The Seattle Mariners season has seen Mitch Haniger, Kyle Lewis, Tom Murphy, Evan White, and Taylor Trammell sidelined for most or all of the year, career-worst performances from the club’s two centerpiece offensive additions in Jesse Winker and Adam Frazier, and Jarred Kelenic is back in Tacoma once again attempting to solve many of the same issues Seattle hoped he’d puzzled out late last year. Robbie Ray’s velocity is down as expected regression and unexpected ineffectiveness pushed him to dramatically alter the pitch mix that made him a Cy Young last year. 28-year-old rookie Penn Murfee has more big league innings pitched than Ken Giles, Casey Sadler, and Matt Brash combined, the latter of whom flunked out of the big league rotation after just five starts due to poor command. Matt Festa has pitched more, and more effectively, than Drew Steckenrider. Justin Upton, Mike Ford, and Steven Souza Jr. have played in dozens of games for these M’s, stretched paper-thin by injury and ineffectiveness.
This accurate retelling of the partial truth of the 2022 season should be enough to paint the picture of a season, and while it is unfortunate, it’s not unforeseeable. Haniger, Lewis, and Murphy have all missed significant time with injury in the past. Winker’s departure from a hitter’s haven to the marine layer life was sure to come with pains, and Frazier slumped all through the second half of 2021. Ray’s strand rate was unrepeatable, as was the unbelievable breakout performance of the 2021 bullpen. By not signing any position players to big league deals in the offseason, Seattle decided to rely on their on-paper depth that seemed cumulatively sound but individually flawed, and like a CDO in the late 2000’s, it should’ve been little surprise to see it all crumble. Three weeks ago, the Mariners were all but written off, and it was all these issues that seemed intractable to blame, compounded by the lack of additions in the winter to rub aloe upon their sting.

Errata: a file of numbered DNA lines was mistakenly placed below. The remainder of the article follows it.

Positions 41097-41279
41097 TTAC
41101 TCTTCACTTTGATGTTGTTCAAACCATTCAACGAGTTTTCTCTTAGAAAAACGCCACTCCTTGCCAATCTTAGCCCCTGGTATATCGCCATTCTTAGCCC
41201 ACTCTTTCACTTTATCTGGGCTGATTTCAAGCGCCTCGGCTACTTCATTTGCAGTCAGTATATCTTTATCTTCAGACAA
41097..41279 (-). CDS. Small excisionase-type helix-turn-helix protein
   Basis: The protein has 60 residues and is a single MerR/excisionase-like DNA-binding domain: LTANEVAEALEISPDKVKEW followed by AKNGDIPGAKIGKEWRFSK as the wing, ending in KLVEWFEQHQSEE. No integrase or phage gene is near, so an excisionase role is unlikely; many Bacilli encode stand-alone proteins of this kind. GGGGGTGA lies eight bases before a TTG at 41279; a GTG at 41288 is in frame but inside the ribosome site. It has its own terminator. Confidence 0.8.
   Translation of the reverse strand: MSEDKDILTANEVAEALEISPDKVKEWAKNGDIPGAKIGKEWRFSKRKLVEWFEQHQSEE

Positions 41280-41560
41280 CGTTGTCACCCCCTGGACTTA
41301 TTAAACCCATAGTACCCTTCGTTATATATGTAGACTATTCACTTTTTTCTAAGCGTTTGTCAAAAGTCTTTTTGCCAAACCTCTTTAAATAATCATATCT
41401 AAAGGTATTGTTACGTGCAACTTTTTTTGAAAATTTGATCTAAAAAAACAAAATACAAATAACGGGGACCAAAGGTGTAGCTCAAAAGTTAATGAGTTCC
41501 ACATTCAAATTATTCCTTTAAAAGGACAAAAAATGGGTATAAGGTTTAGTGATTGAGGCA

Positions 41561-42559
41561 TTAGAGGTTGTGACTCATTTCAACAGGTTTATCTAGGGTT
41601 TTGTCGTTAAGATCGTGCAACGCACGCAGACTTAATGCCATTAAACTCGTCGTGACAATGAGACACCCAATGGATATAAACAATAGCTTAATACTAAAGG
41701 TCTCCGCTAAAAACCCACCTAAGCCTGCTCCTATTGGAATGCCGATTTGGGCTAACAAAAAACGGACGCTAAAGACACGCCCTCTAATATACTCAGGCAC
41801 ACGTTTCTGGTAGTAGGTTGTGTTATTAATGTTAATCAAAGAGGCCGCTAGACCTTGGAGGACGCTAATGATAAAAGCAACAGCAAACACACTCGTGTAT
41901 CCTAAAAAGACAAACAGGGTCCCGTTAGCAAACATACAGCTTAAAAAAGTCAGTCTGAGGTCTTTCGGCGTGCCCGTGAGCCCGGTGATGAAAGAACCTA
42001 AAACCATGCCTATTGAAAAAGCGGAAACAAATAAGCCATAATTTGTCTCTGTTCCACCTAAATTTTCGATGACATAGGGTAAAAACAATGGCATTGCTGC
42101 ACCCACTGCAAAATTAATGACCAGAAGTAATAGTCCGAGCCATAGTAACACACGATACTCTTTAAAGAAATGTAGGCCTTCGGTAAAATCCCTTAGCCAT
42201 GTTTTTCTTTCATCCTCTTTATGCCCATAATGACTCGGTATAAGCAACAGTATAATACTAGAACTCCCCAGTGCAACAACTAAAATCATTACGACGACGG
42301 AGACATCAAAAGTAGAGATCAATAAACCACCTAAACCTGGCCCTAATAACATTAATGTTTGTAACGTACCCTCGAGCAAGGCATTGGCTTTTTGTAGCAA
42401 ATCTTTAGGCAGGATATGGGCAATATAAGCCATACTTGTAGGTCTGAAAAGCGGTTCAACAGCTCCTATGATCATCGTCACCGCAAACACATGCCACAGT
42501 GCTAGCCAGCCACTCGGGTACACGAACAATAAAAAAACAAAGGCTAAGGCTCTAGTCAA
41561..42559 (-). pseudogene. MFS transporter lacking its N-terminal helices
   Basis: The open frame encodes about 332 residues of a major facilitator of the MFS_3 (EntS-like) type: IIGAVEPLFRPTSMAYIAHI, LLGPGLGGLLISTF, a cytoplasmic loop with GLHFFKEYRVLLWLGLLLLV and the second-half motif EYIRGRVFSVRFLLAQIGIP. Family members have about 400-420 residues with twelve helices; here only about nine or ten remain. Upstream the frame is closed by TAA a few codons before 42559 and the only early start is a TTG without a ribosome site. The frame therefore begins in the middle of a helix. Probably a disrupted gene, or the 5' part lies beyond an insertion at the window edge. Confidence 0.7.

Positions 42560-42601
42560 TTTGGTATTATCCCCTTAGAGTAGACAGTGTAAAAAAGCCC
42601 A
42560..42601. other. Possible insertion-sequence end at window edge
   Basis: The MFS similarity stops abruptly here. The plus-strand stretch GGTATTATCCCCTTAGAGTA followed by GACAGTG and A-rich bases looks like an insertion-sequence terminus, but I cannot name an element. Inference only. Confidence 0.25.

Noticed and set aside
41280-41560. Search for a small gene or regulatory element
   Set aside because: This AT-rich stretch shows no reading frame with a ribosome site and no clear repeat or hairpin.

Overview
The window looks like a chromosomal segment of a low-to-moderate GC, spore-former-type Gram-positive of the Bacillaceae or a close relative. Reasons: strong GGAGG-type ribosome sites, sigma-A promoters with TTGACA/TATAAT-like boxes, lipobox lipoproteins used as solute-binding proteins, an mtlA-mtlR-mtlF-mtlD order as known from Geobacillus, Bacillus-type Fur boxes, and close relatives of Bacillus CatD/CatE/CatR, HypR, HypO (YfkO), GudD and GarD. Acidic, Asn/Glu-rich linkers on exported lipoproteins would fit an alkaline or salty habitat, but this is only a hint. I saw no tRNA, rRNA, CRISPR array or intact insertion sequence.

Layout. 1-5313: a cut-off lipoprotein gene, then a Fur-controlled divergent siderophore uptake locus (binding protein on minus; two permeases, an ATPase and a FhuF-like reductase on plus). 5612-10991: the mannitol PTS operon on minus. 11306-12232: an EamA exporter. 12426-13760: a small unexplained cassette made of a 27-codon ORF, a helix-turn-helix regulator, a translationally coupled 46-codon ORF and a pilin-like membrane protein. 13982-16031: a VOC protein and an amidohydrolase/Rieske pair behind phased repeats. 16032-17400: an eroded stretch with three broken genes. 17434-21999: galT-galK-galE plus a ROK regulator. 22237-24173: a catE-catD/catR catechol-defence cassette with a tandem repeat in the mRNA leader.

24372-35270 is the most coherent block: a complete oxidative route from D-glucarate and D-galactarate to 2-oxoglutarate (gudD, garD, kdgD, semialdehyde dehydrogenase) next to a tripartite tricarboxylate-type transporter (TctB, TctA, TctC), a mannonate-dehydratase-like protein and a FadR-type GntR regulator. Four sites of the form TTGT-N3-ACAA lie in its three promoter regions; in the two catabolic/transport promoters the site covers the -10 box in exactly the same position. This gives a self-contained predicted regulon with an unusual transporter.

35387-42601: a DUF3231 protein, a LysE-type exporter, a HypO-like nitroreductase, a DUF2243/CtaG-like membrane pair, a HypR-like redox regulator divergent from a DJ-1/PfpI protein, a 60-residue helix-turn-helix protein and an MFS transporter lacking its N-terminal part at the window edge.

And yet, as Zach Mason outlined earlier this week, oops, would you look at that, they are 51-42, holding the second Wild Card spot with just half a game separating them from the first seed. Their playoff odds rest just above 2/3rds via FanGraphs, at 70% from FiveThirtyEight, a lofty 76.3% from Baseball Prospectus, and a hard-to-process 79.9% from Baseball Reference. For those truly feeling the need to go up a size in britches, the Houston Astros suddenly sit a mere 9.0 games ahead of the M’s, largely unreachable but not utterly inconceivable. It’s a reversal made possible by a series of bets on themselves Seattle made this winter.
They believed Julio Rodríguez was ready, and more than that, that he would be an impact player right away. They saw their bullpen as a strength, liable to repeat last year’s sturdiness borne out of internal developments despite next to no external improvements. The rotation was not in need of immediate addressing, even when Brash broke camp with the club and then was demoted less than a month later. Eugenio Suárez was a sufficient replacement for Kyle Seager, and they had enough utility depth to weather some injuries.
At the risk of oversimplifying, that’s been correct enough, thus far. Have they lost games they might’ve won with Trevor Story or Seiya Suzuki instead of Abraham Toro or Souza? Certainly. But the exceeding of mean/median projections or expectations by players on the roster thus far has infused this season with possibility. Already Suárez, Rodríguez, Ty France, J.P. Crawford, and Cal Raleigh have blown past or project to blow past their baseline ZiPS projections, with noticeable improvements spurring progress. Similarly, strong showings from Logan Gilbert and the rest of the rotation, at least in terms of results, have buoyed the M’s past what was laid out for them initially. While Seattle lags behind in FIP-based WAR numbers as a pitching staff as well as xFIP and DRA, their results continue to cash at the bank, as does each win. Each victory brings them closer to ending the drought, a bet I thought they’d been too spendthrift to cash in.
So I am grateful, as we sit awaiting Re-Opening Day, to have been pleasantly surprised by these Mariners, who have indeed been good enough for a playoff spot thus far. It’s easy enough to argue better days lie ahead, with Kyle Lewis rehabbing actively and Mitch Haniger about to begin a stint of his own. I will try not to dwell too much during the impending dog days on the moves Seattle didn’t make, the improvements they’re now forced to seek midseason after eschewing them in the winter. I will seek to appreciate the good fortune and favorable direction these Mariners seem to be heading towards. I hope they keep making themselves look smart.